Jane Means Appleton Pierce
Biography: In looks and in pathetic destiny young Jane Means
Appleton resembled the heroine of a Victorian novel. The gentle dignity
of her face reflected her sensitive, retiring personality and physical
weakness. Her father had died--he was a Congregational minister, the
Reverend Jesse Appletoin, president of Bowdoin College--and her mother
had taken the family to Amherst, New Hampshire. And Jane met a Bowdoin
graduate, a young lawyer with political ambitions, Franklin Pierce.
Although he was immediately devoted to Jane, they did not marry until she
was 28 -- surprising in that day of early marriages. Her family opposed
the match; moreover, she always did her best to discourage his interest
in politics. The death of a three-day-old son, the arrival of a new
baby, and Jane's dislike of Washington counted heavily in his decision to
retire at the apparent height of his career, as United States Senator, in
1842. Little Frank Robert, the second son, died the next year of typhus.
Service in the Mexican War brought Pierce the rank of brigadier and local
fame as a hero. He returned home safely, and for four years the Pierces
lived quietly at Concord, New Hampshire, in the happiest period of their
lives. With attentive pleasure Jane watched her son Benjamin growing up.
Then, in 1852, the Democratic Party made Pierce their candidate for
President. His wife fainted at the news. When he took her to Newport
for a respite, Benny wrote to her: "I hope he won't be elected for I
should not like to be at Washington and I know you would not either."
But the President-elect convinced Jane that his office would be an asset
for Benny's success in life.
On a journey by train, January 6, 1853, their car was derailed and Benny
killed before their eyes. The whole nation shared the parents' grief.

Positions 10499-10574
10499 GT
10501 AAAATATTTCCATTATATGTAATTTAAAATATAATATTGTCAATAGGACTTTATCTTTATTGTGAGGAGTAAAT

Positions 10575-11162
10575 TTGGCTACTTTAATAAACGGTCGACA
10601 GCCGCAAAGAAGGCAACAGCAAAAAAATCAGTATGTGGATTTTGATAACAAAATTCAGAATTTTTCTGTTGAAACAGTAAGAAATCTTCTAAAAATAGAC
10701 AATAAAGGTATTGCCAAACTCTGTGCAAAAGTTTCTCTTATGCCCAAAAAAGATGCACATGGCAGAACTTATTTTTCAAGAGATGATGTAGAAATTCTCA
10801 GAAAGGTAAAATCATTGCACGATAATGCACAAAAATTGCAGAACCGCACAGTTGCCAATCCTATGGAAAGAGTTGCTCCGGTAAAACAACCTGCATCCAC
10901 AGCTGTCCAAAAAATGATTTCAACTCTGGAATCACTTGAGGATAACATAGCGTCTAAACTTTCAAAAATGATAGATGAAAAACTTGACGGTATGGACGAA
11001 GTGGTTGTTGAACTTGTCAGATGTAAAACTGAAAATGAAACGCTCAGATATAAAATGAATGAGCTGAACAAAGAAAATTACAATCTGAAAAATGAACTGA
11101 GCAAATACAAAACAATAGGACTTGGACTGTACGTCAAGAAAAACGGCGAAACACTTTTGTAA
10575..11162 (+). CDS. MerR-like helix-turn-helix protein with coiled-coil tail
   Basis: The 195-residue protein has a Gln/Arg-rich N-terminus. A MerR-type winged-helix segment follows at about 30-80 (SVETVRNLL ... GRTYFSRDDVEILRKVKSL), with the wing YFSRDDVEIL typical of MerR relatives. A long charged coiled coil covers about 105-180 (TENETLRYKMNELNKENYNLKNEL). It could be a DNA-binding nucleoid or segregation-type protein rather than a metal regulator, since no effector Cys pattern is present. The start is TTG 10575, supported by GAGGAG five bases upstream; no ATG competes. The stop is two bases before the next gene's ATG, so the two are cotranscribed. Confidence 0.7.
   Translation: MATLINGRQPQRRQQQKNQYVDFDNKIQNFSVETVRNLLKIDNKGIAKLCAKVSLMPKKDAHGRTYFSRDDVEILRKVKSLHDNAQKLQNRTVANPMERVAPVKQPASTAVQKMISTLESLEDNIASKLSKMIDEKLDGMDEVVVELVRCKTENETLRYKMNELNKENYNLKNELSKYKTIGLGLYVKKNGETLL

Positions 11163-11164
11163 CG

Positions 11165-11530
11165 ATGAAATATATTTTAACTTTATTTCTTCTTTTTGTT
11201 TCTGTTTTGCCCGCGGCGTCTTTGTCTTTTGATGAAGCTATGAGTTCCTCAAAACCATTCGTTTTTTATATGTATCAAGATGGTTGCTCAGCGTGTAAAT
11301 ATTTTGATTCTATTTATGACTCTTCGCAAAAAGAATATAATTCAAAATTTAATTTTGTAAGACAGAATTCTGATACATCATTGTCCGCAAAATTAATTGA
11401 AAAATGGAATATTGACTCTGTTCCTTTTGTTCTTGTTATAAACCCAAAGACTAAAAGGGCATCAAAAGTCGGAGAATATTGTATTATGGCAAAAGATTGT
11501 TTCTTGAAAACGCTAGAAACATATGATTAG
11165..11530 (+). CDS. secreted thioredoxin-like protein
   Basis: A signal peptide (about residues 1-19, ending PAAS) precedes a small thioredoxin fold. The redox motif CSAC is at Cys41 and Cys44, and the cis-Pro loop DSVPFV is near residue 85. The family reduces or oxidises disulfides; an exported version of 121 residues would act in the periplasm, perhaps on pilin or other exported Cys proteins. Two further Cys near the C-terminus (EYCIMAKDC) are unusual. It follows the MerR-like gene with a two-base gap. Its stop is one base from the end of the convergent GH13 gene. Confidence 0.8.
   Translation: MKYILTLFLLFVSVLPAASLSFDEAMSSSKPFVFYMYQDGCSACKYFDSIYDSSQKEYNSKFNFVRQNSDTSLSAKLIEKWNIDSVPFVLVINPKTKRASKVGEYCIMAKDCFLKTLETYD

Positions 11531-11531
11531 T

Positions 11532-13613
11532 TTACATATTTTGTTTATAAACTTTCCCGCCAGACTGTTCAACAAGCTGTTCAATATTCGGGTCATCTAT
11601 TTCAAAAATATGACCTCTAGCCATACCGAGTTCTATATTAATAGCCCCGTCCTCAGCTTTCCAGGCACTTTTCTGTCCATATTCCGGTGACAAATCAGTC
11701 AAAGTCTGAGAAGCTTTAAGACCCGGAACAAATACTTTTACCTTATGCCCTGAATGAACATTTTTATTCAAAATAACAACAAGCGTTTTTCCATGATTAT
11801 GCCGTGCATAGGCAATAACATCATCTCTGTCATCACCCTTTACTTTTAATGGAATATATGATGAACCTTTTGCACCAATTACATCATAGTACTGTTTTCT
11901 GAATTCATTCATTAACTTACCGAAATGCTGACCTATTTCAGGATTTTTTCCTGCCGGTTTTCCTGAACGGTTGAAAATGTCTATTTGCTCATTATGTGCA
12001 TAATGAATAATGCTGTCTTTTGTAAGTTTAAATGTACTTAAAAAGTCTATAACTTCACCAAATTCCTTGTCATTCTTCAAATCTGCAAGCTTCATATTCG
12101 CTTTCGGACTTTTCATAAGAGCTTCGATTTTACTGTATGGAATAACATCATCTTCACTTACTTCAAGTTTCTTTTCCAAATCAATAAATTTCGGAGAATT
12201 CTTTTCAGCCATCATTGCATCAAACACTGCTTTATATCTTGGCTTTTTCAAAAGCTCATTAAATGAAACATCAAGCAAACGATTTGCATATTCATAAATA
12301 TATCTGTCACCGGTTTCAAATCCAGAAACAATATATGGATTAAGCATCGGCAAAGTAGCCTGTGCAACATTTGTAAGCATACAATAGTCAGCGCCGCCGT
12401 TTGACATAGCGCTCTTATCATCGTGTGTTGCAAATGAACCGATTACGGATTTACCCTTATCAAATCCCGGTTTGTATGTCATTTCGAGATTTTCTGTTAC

The inauguration on March 4 took place without an inaugural ball and
without the presence of Mrs. Pierce. She joined her hsuband later that
month, but any pleasure the White House might have brought her was gone.
From this loss she never recovered fully. Other events deepened the
somber mood of the new administration: Mrs. Fillmore's death in March,
that of Vice President Rufus King in April.
Always devout, Jane Pierce turned for solace to prayer. She had to force
herself to meet the social obligations inherent in the role of First
Lady. Fortunately she had the companionship and help of a girlhood
friend, now her aunt by marriage, Abigail Kent Means. Mrs. Robert E. Lee
wrote in a private letter: "I have known many of the ladies of the White
House, none more truly excellent than the afflicted wife of President
Pierce. Her health was a bar to any great effort on her part to meet the
expectations of the public in her high position but she was a refined,
extremely religious and well educated lady."
With retirement, the Pierces made a prolonged trip abroad in search of
health for the invalid--she carried Benny's Bible throughout the
journey. The quest was unsuccessful, so the couple came home to New
Hampshire to be near family and friends until Jane's death in 1863. She
was buried near Benny's grave.